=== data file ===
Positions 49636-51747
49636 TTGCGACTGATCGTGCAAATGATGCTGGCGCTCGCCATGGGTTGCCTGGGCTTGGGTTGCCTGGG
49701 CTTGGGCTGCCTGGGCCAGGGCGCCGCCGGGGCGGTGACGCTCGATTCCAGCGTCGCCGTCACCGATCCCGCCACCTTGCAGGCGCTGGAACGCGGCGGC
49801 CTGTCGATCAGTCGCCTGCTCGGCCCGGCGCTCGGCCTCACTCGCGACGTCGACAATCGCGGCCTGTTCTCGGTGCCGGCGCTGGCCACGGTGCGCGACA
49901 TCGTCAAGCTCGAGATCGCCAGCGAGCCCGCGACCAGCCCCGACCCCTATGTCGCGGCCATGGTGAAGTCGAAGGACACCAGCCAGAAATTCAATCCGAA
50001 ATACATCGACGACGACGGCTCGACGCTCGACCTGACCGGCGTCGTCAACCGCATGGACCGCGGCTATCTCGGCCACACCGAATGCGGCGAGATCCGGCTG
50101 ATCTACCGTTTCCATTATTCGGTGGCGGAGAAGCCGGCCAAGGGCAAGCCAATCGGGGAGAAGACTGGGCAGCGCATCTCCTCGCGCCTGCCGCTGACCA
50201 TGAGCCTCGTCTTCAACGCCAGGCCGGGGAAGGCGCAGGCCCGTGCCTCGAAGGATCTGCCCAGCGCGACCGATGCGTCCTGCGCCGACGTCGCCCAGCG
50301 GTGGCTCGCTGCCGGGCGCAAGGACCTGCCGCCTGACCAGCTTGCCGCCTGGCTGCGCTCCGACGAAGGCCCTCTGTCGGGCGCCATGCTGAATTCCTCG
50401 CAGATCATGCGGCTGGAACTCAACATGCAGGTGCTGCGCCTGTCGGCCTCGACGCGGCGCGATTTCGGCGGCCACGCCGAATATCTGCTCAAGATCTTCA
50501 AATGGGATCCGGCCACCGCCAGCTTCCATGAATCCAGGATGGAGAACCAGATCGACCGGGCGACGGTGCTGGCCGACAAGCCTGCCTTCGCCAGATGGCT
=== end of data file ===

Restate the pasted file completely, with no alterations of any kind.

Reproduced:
Positions 49636-51747
49636 TTGCGACTGATCGTGCAAATGATGCTGGCGCTCGCCATGGGTTGCCTGGGCTTGGGTTGCCTGGG
49701 CTTGGGCTGCCTGGGCCAGGGCGCCGCCGGGGCGGTGACGCTCGATTCCAGCGTCGCCGTCACCGATCCCGCCACCTTGCAGGCGCTGGAACGCGGCGGC
49801 CTGTCGATCAGTCGCCTGCTCGGCCCGGCGCTCGGCCTCACTCGCGACGTCGACAATCGCGGCCTGTTCTCGGTGCCGGCGCTGGCCACGGTGCGCGACA
49901 TCGTCAAGCTCGAGATCGCCAGCGAGCCCGCGACCAGCCCCGACCCCTATGTCGCGGCCATGGTGAAGTCGAAGGACACCAGCCAGAAATTCAATCCGAA
50001 ATACATCGACGACGACGGCTCGACGCTCGACCTGACCGGCGTCGTCAACCGCATGGACCGCGGCTATCTCGGCCACACCGAATGCGGCGAGATCCGGCTG
50101 ATCTACCGTTTCCATTATTCGGTGGCGGAGAAGCCGGCCAAGGGCAAGCCAATCGGGGAGAAGACTGGGCAGCGCATCTCCTCGCGCCTGCCGCTGACCA
50201 TGAGCCTCGTCTTCAACGCCAGGCCGGGGAAGGCGCAGGCCCGTGCCTCGAAGGATCTGCCCAGCGCGACCGATGCGTCCTGCGCCGACGTCGCCCAGCG
50301 GTGGCTCGCTGCCGGGCGCAAGGACCTGCCGCCTGACCAGCTTGCCGCCTGGCTGCGCTCCGACGAAGGCCCTCTGTCGGGCGCCATGCTGAATTCCTCG
50401 CAGATCATGCGGCTGGAACTCAACATGCAGGTGCTGCGCCTGTCGGCCTCGACGCGGCGCGATTTCGGCGGCCACGCCGAATATCTGCTCAAGATCTTCA
50501 AATGGGATCCGGCCACCGCCAGCTTCCATGAATCCAGGATGGAGAACCAGATCGACCGGGCGACGGTGCTGGCCGACAAGCCTGCCTTCGCCAGATGGCT